Can UV rays lower blood pressure?
Controversially perhaps, given how much bad press sunbeds and even the sun are given regarding skin cancer, a leading dermatologist has revealed findings of a study that suggest UV light can help lower blood pressure.
Dr Richard Weller, professor at The University of Edinburgh, released the results of his study at the annual International Investigative Dermatology conference, also in Edinburgh, last week.
His study involved a group of volunteers who were exposed to ultraviolet light via sun lamps. He found that in all of them the compound nitric oxide was released, which helps to lower blood pressure.
Discussing these findings he said:
“We suspect that the benefits to heart health of sunlight will outweigh the risk of skin cancer. The work we have done provides a mechanism that might account for this, and also explains why dietary vitamin D supplements alone will not be able to compensate for lack of sunlight.”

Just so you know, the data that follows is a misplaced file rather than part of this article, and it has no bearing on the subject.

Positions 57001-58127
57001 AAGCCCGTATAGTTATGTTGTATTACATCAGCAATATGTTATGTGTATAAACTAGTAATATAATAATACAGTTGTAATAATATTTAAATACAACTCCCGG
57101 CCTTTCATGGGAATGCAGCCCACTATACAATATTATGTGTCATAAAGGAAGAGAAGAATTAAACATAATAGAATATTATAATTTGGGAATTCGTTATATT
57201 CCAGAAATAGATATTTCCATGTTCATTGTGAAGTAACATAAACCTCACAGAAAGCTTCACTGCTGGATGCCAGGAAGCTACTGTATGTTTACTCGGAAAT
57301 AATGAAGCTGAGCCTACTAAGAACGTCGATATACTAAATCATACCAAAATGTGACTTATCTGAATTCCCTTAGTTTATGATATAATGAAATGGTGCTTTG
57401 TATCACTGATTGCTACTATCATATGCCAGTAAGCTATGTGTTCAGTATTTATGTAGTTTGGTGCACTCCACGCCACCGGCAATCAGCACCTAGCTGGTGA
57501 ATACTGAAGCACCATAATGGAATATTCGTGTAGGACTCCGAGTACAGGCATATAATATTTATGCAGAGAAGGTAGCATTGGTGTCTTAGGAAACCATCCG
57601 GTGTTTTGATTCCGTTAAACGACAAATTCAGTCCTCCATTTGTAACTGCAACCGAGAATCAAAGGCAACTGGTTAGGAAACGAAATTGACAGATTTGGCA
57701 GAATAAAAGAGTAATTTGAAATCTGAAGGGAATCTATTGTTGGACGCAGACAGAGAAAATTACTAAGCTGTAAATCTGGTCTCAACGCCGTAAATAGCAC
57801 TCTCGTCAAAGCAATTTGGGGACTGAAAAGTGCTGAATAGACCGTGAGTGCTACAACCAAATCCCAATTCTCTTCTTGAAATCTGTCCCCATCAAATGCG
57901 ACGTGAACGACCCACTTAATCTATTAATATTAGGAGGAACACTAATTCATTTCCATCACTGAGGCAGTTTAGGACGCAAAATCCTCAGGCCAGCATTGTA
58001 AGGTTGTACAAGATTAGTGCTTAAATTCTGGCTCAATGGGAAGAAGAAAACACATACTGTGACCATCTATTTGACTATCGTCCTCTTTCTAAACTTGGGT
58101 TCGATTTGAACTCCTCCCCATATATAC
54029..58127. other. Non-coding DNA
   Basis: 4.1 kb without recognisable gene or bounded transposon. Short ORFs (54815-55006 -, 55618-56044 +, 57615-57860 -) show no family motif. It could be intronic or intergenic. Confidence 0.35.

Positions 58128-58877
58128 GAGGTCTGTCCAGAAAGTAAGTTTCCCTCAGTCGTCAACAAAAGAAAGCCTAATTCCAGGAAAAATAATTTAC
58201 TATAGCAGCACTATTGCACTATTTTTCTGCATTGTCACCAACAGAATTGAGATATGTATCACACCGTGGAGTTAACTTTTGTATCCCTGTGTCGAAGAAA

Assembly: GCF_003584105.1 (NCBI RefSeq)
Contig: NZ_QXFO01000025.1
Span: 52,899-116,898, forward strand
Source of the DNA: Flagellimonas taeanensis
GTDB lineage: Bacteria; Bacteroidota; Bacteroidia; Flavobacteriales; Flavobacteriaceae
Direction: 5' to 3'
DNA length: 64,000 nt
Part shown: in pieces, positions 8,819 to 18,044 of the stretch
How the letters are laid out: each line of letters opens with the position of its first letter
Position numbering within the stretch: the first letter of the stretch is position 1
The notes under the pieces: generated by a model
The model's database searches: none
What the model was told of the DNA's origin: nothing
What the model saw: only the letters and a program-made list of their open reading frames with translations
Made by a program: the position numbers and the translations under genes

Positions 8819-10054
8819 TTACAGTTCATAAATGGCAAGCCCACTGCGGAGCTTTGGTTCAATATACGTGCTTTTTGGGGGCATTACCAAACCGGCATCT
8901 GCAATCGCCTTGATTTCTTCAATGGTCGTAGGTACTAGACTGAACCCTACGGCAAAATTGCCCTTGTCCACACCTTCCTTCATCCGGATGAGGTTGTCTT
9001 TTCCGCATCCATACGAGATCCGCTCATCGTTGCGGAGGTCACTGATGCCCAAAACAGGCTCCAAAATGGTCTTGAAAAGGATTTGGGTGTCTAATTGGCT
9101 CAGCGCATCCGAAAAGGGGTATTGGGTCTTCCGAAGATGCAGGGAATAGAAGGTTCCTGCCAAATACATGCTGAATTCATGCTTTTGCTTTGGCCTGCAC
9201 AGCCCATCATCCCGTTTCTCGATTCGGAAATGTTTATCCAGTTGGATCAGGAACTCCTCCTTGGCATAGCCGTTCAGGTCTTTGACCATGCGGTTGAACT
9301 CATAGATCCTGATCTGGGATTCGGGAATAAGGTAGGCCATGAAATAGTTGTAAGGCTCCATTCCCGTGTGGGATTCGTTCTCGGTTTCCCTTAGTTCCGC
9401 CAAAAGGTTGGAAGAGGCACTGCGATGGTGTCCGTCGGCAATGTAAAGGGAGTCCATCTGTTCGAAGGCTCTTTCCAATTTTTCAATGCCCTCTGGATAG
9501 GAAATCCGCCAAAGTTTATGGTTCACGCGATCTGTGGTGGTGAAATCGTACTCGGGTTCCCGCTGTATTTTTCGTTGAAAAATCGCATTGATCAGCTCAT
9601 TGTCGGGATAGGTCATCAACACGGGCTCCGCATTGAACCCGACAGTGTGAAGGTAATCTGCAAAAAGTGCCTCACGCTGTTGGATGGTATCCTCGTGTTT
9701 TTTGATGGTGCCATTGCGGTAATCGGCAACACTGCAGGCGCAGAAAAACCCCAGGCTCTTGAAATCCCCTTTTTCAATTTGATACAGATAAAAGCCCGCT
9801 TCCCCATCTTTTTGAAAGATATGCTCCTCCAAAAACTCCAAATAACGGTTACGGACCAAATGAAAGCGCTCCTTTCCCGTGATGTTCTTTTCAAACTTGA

These views may be construed as controversial or even irresponsible science, as the medical profession warn against sun lamps and other artificial UV mechanisms such as sun beds, and also against too much exposure to the sun. This is because of the increased risk of contracting skin cancers.
However Dr Weller’s position is that the risk of getting skin cancer needs to be weighed against the risk of heart disease, and therefore how important sunlight and vitamin D is to heart health.
Skin cancer is still a very real risk however, particularly in people who use sun beds or lamps. If you have moles or lesions that you are worried about it’s important to have these checked right away to find out whether you need to undergo mole removal.